What some readers may fail to realize is that this is not only a blessing for those confined by their limitations, but for those that are currently taking care of those that are confined. For someone like yourself, being able to walk around daily will impact not only what you can do, but how you feel about requiring help from others - and let's face it...those that are mobility challenged ARE sometimes a burden to those around them - even though they are also a blessing. Societal life is give and take, using our strengths to the benefit of others, while they use theirs to benefit us. If you're someone who wants to sit back as a young ignorant person and not think this matters then they you to realize that eventually your life too will somehow be effected by disability. If this gives strength to those that could really use it - then it potentially benefits everyone.

Let's say your girlfriend dedicates every other weekend to helping her grandma clean house, then imagine how an invention like this could help you spend more time with her. Even if something like that doesn't happen, you too will one day probably want something like this. This R&D isn't just potentially life changing, it's life changing for many many people. Even if you don't need it today, you could need it tomorrow - maybe you're in an accident and need to rebuild strength and find your mobility again through therapy. This could help.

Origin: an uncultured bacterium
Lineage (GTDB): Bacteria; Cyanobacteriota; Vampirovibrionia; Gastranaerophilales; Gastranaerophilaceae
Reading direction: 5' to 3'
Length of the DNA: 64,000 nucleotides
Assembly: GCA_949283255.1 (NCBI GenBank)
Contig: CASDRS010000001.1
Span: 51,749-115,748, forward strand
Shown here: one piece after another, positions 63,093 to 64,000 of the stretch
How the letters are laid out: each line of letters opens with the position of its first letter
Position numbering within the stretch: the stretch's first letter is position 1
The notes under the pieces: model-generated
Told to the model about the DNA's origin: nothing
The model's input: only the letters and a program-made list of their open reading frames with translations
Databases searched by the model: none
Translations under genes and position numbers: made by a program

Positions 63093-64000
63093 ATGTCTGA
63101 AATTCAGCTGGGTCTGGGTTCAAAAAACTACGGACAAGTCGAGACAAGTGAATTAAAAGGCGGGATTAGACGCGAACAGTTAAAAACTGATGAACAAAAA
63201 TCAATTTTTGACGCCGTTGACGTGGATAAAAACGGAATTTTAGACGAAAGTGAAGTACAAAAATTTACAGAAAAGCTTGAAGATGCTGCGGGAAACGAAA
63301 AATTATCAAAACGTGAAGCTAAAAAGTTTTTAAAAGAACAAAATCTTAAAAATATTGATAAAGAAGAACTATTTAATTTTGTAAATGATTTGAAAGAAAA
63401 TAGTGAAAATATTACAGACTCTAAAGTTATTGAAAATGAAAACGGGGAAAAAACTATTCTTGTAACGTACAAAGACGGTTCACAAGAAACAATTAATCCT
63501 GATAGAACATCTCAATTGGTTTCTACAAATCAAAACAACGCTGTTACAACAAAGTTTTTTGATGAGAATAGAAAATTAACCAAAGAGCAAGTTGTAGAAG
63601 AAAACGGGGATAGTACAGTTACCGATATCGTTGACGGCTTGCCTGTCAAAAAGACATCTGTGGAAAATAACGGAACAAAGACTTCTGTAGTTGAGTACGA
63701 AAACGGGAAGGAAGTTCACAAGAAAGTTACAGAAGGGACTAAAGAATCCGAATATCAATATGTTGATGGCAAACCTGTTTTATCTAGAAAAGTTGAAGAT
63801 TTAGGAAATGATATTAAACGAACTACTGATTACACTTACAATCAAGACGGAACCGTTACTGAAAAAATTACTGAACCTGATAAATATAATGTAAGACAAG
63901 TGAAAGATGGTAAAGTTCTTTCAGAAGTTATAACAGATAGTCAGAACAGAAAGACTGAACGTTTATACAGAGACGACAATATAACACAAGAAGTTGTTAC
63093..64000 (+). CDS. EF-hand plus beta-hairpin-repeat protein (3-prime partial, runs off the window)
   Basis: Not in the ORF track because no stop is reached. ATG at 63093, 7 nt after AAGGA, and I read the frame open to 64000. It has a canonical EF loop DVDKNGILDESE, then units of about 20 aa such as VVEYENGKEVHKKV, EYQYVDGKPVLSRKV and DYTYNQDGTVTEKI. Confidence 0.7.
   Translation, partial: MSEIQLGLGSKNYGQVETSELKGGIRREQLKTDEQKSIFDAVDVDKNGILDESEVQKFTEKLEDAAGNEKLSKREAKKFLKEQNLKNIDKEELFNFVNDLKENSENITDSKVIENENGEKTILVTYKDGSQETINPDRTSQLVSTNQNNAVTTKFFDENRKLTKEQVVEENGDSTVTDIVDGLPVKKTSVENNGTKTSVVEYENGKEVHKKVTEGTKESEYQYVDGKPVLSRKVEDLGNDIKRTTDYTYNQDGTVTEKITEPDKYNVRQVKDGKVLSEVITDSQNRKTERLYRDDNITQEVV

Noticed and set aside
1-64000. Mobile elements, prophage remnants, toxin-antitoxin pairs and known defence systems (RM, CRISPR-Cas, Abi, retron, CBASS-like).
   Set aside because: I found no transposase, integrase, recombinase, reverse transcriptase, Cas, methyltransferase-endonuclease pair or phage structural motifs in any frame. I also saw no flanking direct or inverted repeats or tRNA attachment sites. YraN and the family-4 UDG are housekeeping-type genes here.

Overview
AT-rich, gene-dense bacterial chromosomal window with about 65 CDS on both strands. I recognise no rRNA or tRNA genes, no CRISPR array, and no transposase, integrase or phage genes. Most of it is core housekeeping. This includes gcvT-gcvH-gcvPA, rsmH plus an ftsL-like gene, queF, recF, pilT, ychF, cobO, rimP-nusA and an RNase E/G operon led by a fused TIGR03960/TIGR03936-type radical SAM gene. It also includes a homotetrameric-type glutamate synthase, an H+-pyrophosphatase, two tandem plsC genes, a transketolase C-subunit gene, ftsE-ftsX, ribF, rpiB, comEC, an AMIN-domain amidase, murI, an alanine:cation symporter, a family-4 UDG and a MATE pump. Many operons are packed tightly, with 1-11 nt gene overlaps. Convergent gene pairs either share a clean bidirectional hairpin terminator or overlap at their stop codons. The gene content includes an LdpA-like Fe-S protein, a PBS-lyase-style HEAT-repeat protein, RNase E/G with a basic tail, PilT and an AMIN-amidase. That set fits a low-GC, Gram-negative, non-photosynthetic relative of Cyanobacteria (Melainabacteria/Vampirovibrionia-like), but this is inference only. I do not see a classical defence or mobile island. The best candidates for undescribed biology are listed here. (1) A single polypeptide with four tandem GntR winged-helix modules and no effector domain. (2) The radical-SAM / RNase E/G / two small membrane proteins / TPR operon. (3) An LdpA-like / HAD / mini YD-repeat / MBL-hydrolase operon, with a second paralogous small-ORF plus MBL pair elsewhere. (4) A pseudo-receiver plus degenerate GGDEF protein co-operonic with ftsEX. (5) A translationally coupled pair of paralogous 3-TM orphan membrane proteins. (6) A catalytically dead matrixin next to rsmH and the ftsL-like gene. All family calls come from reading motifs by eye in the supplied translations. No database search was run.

RE: Beware of the Manga Monster!
By HandiCapable on 11/8/2008 8:47:05 PM , Rating: 5
I know what you mean. There are a few of us old folks around here. I'm 41, but my friends would say I stopped developing emotionally at 15!